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This story first appeared in the Sept. 25 issue of The Hollywood Reporter magazine. To receive the magazine, click here to subscribe.
The San Sebastian International Film Festival used to market itself as the last big A-list event on the circuit, where awards contenders could get gala premieres and producers and distributors could gain access to the Spanish market. But with smaller, younger festivals like Telluride snagging world premieres and Toronto sucking up the awards-season oxygen, San Sebastian has had to reinvent itself to remain relevant.
The seaside town in Spain’s Basque Country has a population of less than 200,000, but the 2014 festival sold nearly 170,000 tickets. This year’s edition also will play to the crowd with a section of buzzy “best hits you missed” titles from Toronto and sidebars designed to appeal to ordinary film fans.
Still, professional attendance has shot up 36 percent during the past three years. Established as the world’s premier Spanish-speaking festival, San Sebastian has positioned itself as the go-to location for buzzworthy projects from Latin America. Its Films in Progress competition gives buyers a glimpse at nearly finished movies from the region and awards postproduction and festival slots to winners. The key to San Sebastian’s heightened industry appeal has been its Europe-Latin America co-production forum, launched in 2012, where producers and financiers from both regions can discuss projects. This year, the forum will offer a Focus on Canada section, featuring a delegation of producers and distributors from that co-production powerhouse. “The co-production forum has revitalized us tremendously,” says festival director Jose Luis Rebordinos. “It’s brought in a lot of people who didn’t normally come, and people who were already coming are much happier because they have more business options.”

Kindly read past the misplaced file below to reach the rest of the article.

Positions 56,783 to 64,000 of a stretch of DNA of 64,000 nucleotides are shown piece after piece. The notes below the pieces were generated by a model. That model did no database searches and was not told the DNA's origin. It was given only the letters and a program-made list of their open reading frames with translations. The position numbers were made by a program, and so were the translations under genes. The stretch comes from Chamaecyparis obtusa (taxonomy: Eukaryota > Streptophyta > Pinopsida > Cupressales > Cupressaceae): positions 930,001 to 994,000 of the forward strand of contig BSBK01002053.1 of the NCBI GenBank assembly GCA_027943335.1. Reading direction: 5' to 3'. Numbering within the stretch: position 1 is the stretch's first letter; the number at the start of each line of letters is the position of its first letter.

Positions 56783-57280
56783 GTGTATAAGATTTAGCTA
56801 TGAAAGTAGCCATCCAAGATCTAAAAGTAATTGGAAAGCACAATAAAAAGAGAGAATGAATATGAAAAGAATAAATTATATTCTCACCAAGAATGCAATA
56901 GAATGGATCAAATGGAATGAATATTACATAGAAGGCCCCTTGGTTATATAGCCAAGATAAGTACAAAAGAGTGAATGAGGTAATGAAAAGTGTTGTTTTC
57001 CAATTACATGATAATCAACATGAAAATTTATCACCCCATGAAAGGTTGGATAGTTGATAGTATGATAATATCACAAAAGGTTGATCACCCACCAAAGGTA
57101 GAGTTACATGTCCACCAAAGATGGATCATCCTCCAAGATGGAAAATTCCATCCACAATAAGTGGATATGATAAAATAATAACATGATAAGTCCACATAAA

The festival promotes itself as an ideal hub for the European, Latin American and U.S. markets. That appeals to companies like Telefonica Studios, which has a hand in blue-chip projects that straddle the Atlantic from Argentina to Spain, including a few titles playing at the festival. “From a business standpoint, it is the most relevant film festival for the Spanish and Latin American industry,” says Telefonica production chief Axel Kuschevatzky. “Almost every one of Argentina’s entries at the Oscars played here, including The Secret in Their Eyes and Wild Tales.”
Despite being squeezed by a crowded fall festival season, San Sebastian features eight world premieres in this year’s Official Selection. The lineup includes two highly anticipated titles from Spain: the world premiere of Alejandro Amenabar‘s Regression, starring Ethan Hawke and Emma Watson, which will open the festival; and the European premiere of Alex de la Iglesia‘s My Great Night.
“From art house to mainstream films, from indie to potential Academy-winning features, San Sebastian has it all,” says Kuschevatzky, in full booster mode, who then mentions the city’s secret weapon: food. Renowned as the best place to eat in Europe, it boasts the world’s highest per-square-foot concentration of Michelin stars.
Basque in Flavor 4 Ways
Industry executives will choose various festivals on the circuit as being most important for business, but nearly all would agree San Sebastian offers the best foodie experience with 15 Michelin stars sprinkled across eight top restaurants — including the world-renowned Arzak, Martin Berasategui, Akelarre, Mugaritz and Kokotxa. But some of the Basque Country’s most delectable treasures are served on toothpicks in the humble tapas bars crammed door-to-door in the old town. Called pintxos locally, the miniature gastronomic masterpieces are enjoyed best with a glass of txakoli — a slightly sparkly, very dry white wine produced locally — or naturally fermented hard apple cider.
San Jeronimo 19
An old-town must, this might be the most expensive local place. But the small $23 portions of grilled cepes with egg yolk are worth it, as are the spicy chistorra sausage pastries.
31 de Agosto 23
This classic pintxos spot offers a wide range of meat and fish tapas. Try the solomillo (seared steak with green pepper) and the roasted duck.
Called the “Sistine Chapel of anchovies,” this iconic but humble spot specializes in imaginative preparations of tiny fish, including sardines with a smear of blueberry jam.
Fermin Calbeton 12
Its melt-in-your-mouth veal cheeks and salted cod tacos are legendary. Borda Berri doesn’t display its pintxos on the bar top like other spots, but don’t be dissuaded: It is one of the best
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